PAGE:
By Oliver M. Pulumbarit
Not surprisingly, the gripping horror-drama series “The Walking Dead” has become one of the most-watched shows on cable. Its weekly chronicling of zombie apocalypse survivors’ activities continues to win new viewers from across the globe.
Currently on its second season, “The Walking Dead” was developed for TV by former showrunner Frank Darabont, who recently exited and was replaced by writer Glen Mazzara. Robert Kirkman, who created and continues to pen the source comic book, is still heavily involved with the show as executive producer and writer, helping conjure up a familiar yet altogether unpredictable reality.
The previous season ended with the uneasy group of survivors leaving the destroyed Center for Disease Control facility. Season two starts with the convoy stopping behind a lane filled with abandoned vehicles; the survivors soon cross paths with a horde of zombies, which separates Sophia (Madison Lintz) from the group. Former cop Rick Grimes (Andrew
Lincoln) and the others look for her, but after Grimes’ son Carl (Chandler Riggs) is injured in a hunting accident, they end up in the farm of elderly veterinarian Hershel (Scott Wilson).
Pairings and concepts from the seminal comics nicely make it to the show. There’s tension between Rick, his wife, Lori (Sarah Wayne Callies), and her former lover Shane (Jon Bernthal). Also translating well is the developing relationship between Glenn (Steven Yeun) and Hershel’s daughter Maggie (Lauren Cohan).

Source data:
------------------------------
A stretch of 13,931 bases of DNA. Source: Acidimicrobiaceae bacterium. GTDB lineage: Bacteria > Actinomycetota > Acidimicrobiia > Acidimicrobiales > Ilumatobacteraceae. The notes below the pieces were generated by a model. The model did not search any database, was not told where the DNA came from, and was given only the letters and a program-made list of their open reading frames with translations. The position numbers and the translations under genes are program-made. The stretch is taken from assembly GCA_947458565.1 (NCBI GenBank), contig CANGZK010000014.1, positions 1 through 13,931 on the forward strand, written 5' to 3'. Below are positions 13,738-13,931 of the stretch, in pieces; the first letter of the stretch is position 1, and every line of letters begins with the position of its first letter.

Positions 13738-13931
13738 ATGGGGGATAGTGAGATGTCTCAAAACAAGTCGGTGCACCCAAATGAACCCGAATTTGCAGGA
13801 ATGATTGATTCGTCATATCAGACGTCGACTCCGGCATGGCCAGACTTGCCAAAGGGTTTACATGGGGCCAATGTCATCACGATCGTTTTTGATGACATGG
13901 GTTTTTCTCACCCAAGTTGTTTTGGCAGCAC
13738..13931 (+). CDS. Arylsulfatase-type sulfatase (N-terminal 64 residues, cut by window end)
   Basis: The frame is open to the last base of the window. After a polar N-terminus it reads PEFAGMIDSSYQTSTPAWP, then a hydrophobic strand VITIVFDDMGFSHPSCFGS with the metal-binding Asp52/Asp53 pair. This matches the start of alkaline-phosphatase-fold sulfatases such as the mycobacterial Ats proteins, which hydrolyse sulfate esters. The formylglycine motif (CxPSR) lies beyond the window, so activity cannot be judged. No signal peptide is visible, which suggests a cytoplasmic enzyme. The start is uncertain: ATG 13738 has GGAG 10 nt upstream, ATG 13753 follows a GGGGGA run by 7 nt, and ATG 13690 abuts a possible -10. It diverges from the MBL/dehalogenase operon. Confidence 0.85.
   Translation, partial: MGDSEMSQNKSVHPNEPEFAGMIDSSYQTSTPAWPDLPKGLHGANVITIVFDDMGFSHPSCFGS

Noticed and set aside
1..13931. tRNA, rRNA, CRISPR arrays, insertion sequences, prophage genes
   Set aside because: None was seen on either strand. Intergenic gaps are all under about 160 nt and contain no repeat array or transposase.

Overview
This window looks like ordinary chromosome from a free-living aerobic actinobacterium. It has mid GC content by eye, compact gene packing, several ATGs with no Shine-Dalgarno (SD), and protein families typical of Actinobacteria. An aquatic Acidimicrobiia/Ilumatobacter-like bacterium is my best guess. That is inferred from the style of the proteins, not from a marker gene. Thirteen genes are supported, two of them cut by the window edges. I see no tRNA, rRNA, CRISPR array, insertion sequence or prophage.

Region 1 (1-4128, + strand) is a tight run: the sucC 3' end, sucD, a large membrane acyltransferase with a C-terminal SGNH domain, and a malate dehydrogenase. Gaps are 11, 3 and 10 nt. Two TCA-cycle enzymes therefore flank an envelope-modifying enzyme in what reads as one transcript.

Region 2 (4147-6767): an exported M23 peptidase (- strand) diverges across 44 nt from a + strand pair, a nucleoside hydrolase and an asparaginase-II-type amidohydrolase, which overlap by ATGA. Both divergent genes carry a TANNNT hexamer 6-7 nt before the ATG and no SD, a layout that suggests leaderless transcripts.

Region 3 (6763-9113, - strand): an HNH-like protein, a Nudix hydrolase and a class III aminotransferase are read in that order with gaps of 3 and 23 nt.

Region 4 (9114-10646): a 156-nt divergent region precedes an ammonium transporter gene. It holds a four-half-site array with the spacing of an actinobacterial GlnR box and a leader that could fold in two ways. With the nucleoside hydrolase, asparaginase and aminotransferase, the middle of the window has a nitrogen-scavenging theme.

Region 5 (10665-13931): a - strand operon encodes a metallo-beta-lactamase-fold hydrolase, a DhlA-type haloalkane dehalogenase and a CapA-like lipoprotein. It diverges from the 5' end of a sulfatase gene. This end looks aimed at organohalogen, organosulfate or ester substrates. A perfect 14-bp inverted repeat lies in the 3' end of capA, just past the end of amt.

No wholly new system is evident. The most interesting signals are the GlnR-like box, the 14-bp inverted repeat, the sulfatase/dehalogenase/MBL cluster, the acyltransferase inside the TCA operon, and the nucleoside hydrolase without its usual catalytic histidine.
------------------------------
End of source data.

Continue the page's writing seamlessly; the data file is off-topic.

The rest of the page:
The once-grieving Andrea (Laurie Holden from “X-Files”) is evolving into a confident, competent markswoman. The farm is a sanctuary that’s familiar to readers of the comic book, but some things turn out differently.
Characters that didn’t debut in the comics help contribute to the series’ unpredictability. Some that appeared regularly in the monthly title undergo new traumas or are killed off, reminding viewers that most of these survivors aren’t safe.
Still intriguing with its adept handling of human behavior within an apocalyptic setting, “The Walking Dead” regularly delivers the scares as well with swarms of aptly horrific and deftly choreographed undead. And the conflicts will escalate; it was recently announced that the Governor, an important character from the comics, will be played by Brit actor David Morrissey in season three.
“The Walking Dead” airs Sundays, on Fox.